Project Timing and Deadline Compliance
Project Timing and Deadline Compliance
Here are some ways for developers to reach the deadline even if everything goes wrong and resources have shrunk dramatically.
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What's the Problem?
Programmers almost always snap deadlines. The work is creative and it is impossible to predict up to a minute. A separate headache of PM is when a programmer has done everything faster than the deadline, decided to improve something because of his perfectionist ambitions, and in the end...that's right.
There's always a problem with deadlines. The scientific experience of the project manager brings the internal deadline and client deadline for at least one week. There is always a time scale, deadline, and a list of tasks to be completed by that time. Sort of planned, everything goes according to plan. But then, all of a sudden, the programmer gets sick, the designer gets into an accident, and the front end developer has a burnt SSD. All our plans go to the garbage.
The failure of the deadline on the market of website development and mobile applications is, unfortunately, stability.
While interviewing for the position of a project manager, I asked the candidates: What do you do with the deadlines? The answer, as a rule, is "Well, nothing, just watching." Well, this is not normal for the client. There are an advertising campaign, investor issues, and a lot of other obligations.
For example, there are 10 programmers on the staff, one of them is ill — the output is reduced by 10%. And if some epidemic and 4 developers fell ill at once, it is 60% of project development.
You have to explain to the client that this situation is force majeure. In such cases, of course, they try to find a way out, to involve third-party developers. There are situations when the deadline breaks down.
When Deadline Is Critical?
There are always projects where the deadline is critical, for example, the tourism business. If you started advertising later, ticket sales have already taken place, and you sit and collect the rest and get as a result only 30% of what you should have earned.
With the startup, the story is even worse, as there is strict reporting to the investor. For example, you have the first of March, the date of display of ready-made software on which the advertising campaign is launched. Postponement inevitably leads to an unpleasant conversation with both the investor and the advertising contractor.
How Do You Keep Your Deadline?
Let's get back to the way we keep the deadline. In the event of force majeure, we must understand and accept that your metrics have already floated. It's important to figure out which of the three most important parameters you'd like to make worse.
- Launch time with the same price and volume of functionality. This is a deadline failure.
- The price, with the same term and functionality. This is when you take an expensive replacement with a surcharge for urgency, instead of a dropped out production unit.
- Functional, at the same price and time. It's when we cut off something not very important to the deadline.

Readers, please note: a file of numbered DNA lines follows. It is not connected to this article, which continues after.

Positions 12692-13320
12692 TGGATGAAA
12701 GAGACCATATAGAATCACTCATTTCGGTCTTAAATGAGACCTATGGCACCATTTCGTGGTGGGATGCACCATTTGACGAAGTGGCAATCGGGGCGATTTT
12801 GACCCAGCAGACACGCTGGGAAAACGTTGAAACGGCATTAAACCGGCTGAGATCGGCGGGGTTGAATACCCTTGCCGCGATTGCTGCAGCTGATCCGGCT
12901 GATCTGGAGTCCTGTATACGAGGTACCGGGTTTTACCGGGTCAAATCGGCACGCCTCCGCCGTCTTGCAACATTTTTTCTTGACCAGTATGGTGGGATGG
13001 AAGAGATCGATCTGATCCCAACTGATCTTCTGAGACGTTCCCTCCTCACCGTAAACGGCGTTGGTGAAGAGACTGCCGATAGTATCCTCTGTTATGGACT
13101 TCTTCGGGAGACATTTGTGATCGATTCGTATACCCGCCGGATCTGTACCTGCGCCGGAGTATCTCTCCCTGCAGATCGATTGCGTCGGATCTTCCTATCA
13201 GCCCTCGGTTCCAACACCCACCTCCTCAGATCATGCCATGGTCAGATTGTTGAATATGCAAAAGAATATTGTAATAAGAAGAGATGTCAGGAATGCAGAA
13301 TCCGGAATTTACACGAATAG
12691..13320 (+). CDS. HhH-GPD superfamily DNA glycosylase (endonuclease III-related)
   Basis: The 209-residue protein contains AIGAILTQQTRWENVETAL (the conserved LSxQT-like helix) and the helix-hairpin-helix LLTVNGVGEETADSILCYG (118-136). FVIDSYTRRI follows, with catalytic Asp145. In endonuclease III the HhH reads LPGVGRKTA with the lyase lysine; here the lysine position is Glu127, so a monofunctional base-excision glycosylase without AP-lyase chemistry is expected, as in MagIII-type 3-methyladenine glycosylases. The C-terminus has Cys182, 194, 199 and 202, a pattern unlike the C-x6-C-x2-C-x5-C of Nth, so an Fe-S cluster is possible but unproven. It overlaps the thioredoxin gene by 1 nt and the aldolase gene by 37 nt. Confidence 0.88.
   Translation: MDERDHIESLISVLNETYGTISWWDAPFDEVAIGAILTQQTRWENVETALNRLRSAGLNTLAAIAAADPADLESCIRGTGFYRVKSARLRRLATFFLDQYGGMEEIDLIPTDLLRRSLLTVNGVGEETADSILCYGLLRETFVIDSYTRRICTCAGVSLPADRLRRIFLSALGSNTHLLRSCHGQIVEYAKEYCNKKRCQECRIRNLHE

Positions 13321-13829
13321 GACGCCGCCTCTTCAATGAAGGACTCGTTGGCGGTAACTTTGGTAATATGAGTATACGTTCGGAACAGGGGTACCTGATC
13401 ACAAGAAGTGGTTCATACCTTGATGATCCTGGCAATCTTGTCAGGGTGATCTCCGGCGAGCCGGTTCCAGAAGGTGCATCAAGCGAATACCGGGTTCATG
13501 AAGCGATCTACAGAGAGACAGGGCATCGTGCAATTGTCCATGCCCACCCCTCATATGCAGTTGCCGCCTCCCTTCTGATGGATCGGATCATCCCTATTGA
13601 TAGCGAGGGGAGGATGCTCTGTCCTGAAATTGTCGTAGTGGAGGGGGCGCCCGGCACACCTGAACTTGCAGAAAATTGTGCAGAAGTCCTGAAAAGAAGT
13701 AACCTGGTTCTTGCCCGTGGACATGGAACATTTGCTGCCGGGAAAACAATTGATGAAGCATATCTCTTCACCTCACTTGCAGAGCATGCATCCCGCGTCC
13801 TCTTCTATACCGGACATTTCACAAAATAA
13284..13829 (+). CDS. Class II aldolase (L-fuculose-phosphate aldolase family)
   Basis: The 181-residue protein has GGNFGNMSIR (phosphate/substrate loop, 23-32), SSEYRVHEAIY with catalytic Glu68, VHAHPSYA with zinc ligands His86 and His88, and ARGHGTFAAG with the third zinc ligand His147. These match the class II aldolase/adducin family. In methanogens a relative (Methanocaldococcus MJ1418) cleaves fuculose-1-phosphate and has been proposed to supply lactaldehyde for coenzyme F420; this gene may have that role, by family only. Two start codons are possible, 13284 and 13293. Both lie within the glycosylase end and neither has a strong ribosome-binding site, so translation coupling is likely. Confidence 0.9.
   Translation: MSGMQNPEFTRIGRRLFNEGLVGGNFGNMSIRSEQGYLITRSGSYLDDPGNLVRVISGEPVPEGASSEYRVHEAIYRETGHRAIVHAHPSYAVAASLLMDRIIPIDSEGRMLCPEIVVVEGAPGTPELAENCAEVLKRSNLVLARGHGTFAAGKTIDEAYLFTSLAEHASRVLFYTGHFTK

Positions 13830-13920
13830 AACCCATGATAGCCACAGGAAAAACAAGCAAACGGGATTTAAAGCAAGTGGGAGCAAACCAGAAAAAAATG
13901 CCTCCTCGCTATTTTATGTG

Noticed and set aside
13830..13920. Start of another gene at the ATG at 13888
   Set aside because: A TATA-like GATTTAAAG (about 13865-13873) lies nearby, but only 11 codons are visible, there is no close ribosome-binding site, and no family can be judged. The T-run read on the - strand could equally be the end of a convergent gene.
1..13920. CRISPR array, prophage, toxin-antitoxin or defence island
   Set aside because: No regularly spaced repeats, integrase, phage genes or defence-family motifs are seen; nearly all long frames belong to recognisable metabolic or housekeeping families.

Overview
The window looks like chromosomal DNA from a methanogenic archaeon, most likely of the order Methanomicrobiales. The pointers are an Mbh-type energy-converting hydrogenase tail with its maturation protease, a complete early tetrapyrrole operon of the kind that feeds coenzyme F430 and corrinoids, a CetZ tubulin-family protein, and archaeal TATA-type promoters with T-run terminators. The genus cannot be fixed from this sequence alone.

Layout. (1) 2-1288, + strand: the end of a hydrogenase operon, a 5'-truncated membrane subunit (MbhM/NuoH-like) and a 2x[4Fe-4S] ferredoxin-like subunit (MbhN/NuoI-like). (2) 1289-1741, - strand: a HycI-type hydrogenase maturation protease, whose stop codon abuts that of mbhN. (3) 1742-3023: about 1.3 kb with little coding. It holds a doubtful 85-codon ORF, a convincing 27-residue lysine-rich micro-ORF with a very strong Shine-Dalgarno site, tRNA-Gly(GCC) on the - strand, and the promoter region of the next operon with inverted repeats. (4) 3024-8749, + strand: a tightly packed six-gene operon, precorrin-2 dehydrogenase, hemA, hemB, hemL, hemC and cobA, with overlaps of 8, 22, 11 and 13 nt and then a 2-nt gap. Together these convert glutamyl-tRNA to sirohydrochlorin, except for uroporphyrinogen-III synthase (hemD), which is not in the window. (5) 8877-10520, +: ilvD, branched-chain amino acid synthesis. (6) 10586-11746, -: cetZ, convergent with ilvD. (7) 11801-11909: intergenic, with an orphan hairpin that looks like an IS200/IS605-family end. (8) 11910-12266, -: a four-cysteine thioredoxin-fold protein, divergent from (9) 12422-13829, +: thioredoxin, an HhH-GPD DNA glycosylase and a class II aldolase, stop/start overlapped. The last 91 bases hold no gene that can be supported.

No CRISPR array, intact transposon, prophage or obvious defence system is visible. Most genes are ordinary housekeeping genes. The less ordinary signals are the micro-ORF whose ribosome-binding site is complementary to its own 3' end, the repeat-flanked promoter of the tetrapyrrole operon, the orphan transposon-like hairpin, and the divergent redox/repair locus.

The last point is further on.
The work plan for 6 months can be completed in 6 weeks. It doesn't mean that the programmer will work 24 hours a day, you have to track workload, it means that we simplify the requirements by excluding non-essential functionality.
Let's look at an example. We have a product marketplace. We need to make a supplier card, the supplier has a range of products, each product has a card. There are only three screens we've planned to make in a matter of time:
- Profile of the supplier
- List of goods
- Detailed product card
Let's say something incredible happened and we only have time for one and a half screens. We make a supplier card (suppose this is the emphasis in this project). You can't put it anywhere. You can add a list of products to the supplier card below and not make a detailed view of the product card and add this or that information on the same list.
You get a longer list with a "buy" button in front of each item. We have simplified the volume of work, but the key idea and business logic are preserved: you can go to the supplier and buy a product.
Option number two. If a product has a lot of information and cannot do without a card, you can do all three screens, but do not screw the basket and acquiring — in force majeure mode, you can send orders to the post office manager, and he will put out an invoice.
It's a more concise version than planned from the start, but with force majeure in mind, we sacrificed more convenient deployed data but maintained stability throughout the project. We got into the deadline, we made the key function, we can develop the project further.
The main feature of this principle is that by the appointed deadline you follow the key business process, but leave only the most important things and sacrifice, in the case of force majeure, what is not important.
I've seen several examples of such applications. We made the project a "short" way, launched it on the market, pumped the traffic, and did not do what we had in mind in the beginning.
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